Bootlegger guitars.


(12 replies, posted in Guitars and accessories)

Detman101 wrote:

Okay, you guys have officially scared me away from getting my guitar set-up by a "Professional". I'll save my money and figure it out for myself. And if I need new frets I'll buy em already on a NEW WARMOTH NECK!




Warmouth necks are good but you still sometimes have to level the frets. There made and quality checked but you still have to do some minor, little if any to get them right.  Still a good product.




(11 replies, posted in Guitars and accessories)

I have a MIC & MIJ strat and the customs I build all three are great. (of course they are all set up and hot rodded also).


Bootlegger guitars.


(5 replies, posted in Guitars and accessories)

The tuners have mikes to pick up sound so they don't have to be plugged in to tune your guitar. So if it is not working but a new korg they're around $ 15.00 to $20.00 ameican.

Good luck.
Bootlegger guitars.


(12 replies, posted in Guitars and accessories)

The first set up your nut was cut to deep that's why you got the fret buzz after restringing. If they would have crowned the frets after the leveling you would not need the new bridge. They could have also shimmed the nut to bring up your action since they cut it to deep. When you set up an acoustic you select the gauge of strings you play and always stick to that gauge because your guitar is set up to play with them. (adujusted for that gauge).

Bootleggr Guitars.

I'm with Russ & Noysz I play through a Fender Deville with 4 10's and a Boss ME-50. I have a friend who grew up like a sister that I seen yesterday who works for Roland so more toys on the way.


(10 replies, posted in Electric)

lone-woodwose wrote:

I have a lot of maple and ash available, some mahogany and a little ipe left too. I'll probably stick with just maple or ash though. It will have a solid, contoured body like these http://www.flatearthguitars.com/Flat_Ea … Line.html.

Would it be worth it to do a shorter neck, I don't remember the model or the name but Ibanez had/has a more compact hollow-body electric out. My biggest complaint with most guitars I play is that the neck is to long for me.

Any body do necks that go through the body like this mando has? http://www.manndolins.com/DSC00298.JPG
It's a hollow body I think so I'm not sure it would even serve a purpose for my solid...it looks neat though.

The site you mentioned project guitar is a great site and you can pick up a lot of good information there. As far as building from scratch buy melvin hiscocks book make yuour own electric guitar it is considered the guitar makers bible. Read it and then read it again. You also may consider a kit guitar it will give you a basic understand of the parts, wiring and what it takes as far as assembling, and seting up a guitar.  When you consider the money you'll spend on tools alone not counting the materials you'll find it is an expensive hobby.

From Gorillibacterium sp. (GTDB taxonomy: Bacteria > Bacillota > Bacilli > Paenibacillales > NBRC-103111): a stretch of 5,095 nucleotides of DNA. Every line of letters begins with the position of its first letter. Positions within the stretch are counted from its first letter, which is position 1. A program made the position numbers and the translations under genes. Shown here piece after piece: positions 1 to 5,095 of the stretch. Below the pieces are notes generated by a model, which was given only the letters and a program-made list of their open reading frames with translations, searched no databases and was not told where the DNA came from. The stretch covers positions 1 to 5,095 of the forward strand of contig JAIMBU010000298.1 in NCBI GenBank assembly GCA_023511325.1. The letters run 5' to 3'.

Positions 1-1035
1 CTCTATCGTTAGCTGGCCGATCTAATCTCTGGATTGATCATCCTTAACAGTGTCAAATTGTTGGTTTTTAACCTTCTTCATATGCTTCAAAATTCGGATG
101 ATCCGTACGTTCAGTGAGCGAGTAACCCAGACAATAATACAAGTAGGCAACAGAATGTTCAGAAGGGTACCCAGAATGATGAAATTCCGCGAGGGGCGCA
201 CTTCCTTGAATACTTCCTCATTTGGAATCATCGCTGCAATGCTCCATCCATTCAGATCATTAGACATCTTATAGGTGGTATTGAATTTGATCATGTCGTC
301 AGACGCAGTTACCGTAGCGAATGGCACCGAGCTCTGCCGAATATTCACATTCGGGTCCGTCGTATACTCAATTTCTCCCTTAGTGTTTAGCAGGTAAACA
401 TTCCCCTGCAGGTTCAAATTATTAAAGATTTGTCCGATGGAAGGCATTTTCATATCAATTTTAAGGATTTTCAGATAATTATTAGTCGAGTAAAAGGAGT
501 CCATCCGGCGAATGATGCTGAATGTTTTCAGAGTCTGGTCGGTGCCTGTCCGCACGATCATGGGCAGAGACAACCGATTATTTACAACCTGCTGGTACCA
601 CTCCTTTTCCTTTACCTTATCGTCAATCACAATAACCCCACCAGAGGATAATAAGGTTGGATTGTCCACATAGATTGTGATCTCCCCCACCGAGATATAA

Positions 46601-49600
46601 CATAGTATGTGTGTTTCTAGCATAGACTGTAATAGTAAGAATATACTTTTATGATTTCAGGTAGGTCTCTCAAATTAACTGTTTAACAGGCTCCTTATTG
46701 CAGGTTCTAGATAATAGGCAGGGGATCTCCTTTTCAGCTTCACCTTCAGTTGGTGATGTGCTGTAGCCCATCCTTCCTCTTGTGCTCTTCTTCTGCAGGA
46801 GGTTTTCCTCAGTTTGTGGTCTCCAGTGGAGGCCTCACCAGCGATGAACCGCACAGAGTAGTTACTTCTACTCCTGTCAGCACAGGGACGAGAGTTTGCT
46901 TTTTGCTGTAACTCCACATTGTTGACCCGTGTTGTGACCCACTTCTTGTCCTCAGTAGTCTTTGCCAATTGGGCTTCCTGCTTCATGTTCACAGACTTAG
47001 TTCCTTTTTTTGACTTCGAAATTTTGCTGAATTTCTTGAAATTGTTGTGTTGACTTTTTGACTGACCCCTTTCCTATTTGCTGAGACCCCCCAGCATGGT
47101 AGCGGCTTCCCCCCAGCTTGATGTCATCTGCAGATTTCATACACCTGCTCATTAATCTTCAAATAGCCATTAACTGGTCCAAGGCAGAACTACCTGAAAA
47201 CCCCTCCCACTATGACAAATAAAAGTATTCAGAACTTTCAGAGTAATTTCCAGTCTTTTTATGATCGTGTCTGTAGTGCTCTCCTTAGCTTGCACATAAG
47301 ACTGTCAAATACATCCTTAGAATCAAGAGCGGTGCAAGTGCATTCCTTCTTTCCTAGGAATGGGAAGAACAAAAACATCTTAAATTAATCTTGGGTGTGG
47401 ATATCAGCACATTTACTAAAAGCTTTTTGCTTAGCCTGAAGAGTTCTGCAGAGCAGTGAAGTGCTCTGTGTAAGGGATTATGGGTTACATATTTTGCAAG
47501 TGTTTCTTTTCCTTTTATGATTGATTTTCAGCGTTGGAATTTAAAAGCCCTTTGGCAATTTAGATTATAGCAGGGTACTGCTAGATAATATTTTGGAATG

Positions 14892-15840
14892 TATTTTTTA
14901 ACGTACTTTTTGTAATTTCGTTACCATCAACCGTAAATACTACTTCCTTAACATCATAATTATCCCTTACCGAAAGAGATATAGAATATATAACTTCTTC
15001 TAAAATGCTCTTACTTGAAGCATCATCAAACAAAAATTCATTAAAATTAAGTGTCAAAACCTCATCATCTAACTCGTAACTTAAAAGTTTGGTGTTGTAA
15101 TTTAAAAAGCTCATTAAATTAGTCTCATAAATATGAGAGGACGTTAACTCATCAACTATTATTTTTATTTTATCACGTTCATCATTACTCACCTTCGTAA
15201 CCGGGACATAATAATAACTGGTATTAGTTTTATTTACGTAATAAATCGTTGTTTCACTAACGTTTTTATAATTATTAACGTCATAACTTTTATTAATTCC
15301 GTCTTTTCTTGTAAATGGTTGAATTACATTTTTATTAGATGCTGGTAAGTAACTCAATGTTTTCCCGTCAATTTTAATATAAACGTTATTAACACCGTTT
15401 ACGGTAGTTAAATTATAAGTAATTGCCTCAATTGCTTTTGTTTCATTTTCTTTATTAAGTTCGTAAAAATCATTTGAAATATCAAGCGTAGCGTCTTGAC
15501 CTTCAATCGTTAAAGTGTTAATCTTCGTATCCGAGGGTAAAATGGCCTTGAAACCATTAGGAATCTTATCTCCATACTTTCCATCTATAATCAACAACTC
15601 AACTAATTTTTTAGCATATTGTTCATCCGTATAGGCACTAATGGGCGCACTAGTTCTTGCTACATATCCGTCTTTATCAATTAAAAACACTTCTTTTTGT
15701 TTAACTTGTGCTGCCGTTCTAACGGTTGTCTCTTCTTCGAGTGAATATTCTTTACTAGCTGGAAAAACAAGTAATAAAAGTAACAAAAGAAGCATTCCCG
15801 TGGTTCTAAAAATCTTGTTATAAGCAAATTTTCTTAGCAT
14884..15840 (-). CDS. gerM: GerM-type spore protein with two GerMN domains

Good luck,

Bootlegger guitars.


(20 replies, posted in Electric)

epiphone93 wrote:

ok i am looking for a good electric that is good for rock... what are good brands???


Michael Kelley's Fairly priced and more bang for your buck.  They are well made and can be hotrodded and fine tuned plus the quality of their workmanship is top notch.



(5 replies, posted in Electric)

For strats with single coils I play .009 D'Addarios, Dean Markley and DR's. For single coil strat with Texas special pick ups I play DR's .010's. On any humbucker loaded guitars I play the same DR's in .010 gauge.



(19 replies, posted in Electric)

jessel wrote:

it would be good to buy an electric, it would really help.


To answer your question it is easer to play an electric guitar because of the smoother action and lighter gauge strings. As Alvee mentioned stick with your acoustic and learn to play on that. With an electric and a bunch of stomp boxes you can haide any playing flaws you may have, you can't hide them with an acoustic.  When I go to check out guitars in a music store I refuse to play an electric, you will always find me playing acoustics for that reason. Every guitar god is plaing scales fast and loud with out any soul. If you can stop them with your acoustic playing when it comes to picking up and plugging in a electric they know you can play.

For what it's worth.



(4 replies, posted in Electric)

kglblue wrote:

can anyone recommend a good chromatic tuner

I use Korgs' (16.00 american) and Carvins (25.00 american) my ME-30 and Johnson "j" station also have built in tuners.



(2 replies, posted in Guitars and accessories)

SouthPaw41L wrote:

Hi Roger,